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Glen Canyon National Recreation Area Loses Battle With Invasive Mussels


Keeping quagga mussels in, not out of, Lake Powell at Glen Canyon National Recreation Area is the new strategy after years of trying to prevent the non-native species' spread into the reservoir have been declared a failure.

Though Park Service officials thought they had been winning the battle against the mussels through mandatory boat checks, back in February they said dropping water levels in Lake Powell revealed a much greater infestation than they had thought existed.

"Thousands of adult quagga mussels have been found in various locations, such as canyon walls, Glen Canyon Dam, boats, and other underwater structures," NRA spokeswoman Denise Shultz said in February. "The majority of mussels found are isolated adults, with additional groupings of small clusters. One adult mussel was found on the south canyon wall of Bullfrog Bay."

Last week the NRA officials said the infestation had grown too large to combat, and that now the strategy would be to prevent boats leaving Lake Powell with mussels onboard.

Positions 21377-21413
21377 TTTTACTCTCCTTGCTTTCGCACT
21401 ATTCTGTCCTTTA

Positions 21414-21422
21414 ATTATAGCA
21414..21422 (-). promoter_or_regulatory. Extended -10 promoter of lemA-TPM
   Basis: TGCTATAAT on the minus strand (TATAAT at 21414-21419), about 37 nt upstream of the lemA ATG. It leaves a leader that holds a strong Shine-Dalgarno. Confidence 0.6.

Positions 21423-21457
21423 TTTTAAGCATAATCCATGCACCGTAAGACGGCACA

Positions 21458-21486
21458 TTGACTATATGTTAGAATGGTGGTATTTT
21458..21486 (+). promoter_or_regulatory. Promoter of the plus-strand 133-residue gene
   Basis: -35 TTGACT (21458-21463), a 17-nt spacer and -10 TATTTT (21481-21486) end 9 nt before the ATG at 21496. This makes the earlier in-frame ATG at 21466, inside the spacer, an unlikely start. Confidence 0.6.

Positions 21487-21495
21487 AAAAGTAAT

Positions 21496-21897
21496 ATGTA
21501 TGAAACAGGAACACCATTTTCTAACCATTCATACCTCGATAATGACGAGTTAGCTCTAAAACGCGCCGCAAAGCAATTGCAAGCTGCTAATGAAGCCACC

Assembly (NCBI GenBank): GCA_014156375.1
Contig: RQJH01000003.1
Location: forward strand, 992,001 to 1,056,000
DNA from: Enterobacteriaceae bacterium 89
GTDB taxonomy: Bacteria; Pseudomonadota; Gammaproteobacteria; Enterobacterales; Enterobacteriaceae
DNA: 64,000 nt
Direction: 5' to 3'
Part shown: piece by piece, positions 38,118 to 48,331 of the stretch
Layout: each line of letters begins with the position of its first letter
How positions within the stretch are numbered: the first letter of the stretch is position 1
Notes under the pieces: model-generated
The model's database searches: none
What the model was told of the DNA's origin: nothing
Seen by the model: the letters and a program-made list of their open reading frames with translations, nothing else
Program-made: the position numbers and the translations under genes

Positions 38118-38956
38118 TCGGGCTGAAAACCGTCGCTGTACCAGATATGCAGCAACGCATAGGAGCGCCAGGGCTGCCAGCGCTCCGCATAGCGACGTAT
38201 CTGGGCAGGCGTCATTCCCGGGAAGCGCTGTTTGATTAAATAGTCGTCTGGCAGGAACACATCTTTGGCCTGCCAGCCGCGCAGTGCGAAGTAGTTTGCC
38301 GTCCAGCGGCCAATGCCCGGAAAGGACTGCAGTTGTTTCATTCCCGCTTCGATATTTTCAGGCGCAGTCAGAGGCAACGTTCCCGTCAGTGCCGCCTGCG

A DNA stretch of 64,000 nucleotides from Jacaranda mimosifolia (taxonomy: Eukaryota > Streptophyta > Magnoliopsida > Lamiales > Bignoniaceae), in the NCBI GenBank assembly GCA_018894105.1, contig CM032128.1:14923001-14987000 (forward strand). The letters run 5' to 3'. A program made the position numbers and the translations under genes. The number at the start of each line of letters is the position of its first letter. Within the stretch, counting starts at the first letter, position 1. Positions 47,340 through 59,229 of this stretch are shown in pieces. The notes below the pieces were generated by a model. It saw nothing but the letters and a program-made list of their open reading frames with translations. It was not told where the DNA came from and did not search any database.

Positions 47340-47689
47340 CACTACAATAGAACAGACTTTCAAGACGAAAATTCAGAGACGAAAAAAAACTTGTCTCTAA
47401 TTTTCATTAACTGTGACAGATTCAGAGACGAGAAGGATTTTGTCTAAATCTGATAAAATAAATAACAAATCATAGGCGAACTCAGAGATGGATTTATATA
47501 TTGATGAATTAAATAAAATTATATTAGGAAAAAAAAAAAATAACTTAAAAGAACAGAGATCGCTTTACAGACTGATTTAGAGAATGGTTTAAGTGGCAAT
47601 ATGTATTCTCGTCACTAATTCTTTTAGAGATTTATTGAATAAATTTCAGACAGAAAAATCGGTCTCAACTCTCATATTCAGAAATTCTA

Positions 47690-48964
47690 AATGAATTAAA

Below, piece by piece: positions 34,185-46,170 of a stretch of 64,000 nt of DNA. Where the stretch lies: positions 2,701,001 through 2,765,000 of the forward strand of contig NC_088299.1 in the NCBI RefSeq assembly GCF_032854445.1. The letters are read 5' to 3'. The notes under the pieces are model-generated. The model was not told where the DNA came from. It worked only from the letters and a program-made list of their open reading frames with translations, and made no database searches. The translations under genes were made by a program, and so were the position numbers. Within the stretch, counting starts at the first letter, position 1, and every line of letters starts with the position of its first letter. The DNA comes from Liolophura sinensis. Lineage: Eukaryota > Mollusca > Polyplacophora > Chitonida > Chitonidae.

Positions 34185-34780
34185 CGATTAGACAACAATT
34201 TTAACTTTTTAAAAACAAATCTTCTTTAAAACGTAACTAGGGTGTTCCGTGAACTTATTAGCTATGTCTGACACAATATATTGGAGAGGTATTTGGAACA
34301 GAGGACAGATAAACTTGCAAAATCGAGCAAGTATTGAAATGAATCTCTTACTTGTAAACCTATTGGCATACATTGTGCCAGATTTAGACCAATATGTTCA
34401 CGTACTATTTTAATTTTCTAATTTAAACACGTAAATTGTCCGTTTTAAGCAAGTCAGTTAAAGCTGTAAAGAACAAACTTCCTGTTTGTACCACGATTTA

“Now that the quagga mussels are in Lake Powell, we need to focus our efforts on containing them,” said Superintendent Todd Brindle. “We all put up a good fight for 14 years to keep Lake Powell mussel free, but now we need to work just as hard to protect other lakes and rivers.”

To do that, boat ramp hours will no longer be restricted and green mussel free certificates no longer required. NPS staff instead will focus on checking for evidence of attached mussels on boats entering and leaving the lake. Rangers on the ramps, at the marinas, and along beaches will educate visitors on how to stop the spread of mussels with Clean, Drain, and Dry techniques.

Utah and Arizona state laws require that boat owners decontaminate their vessels and conveyances to avoid the transport of quagga mussels to uninfested waters. Specific information on state laws for Utah can be found at or for Arizona at



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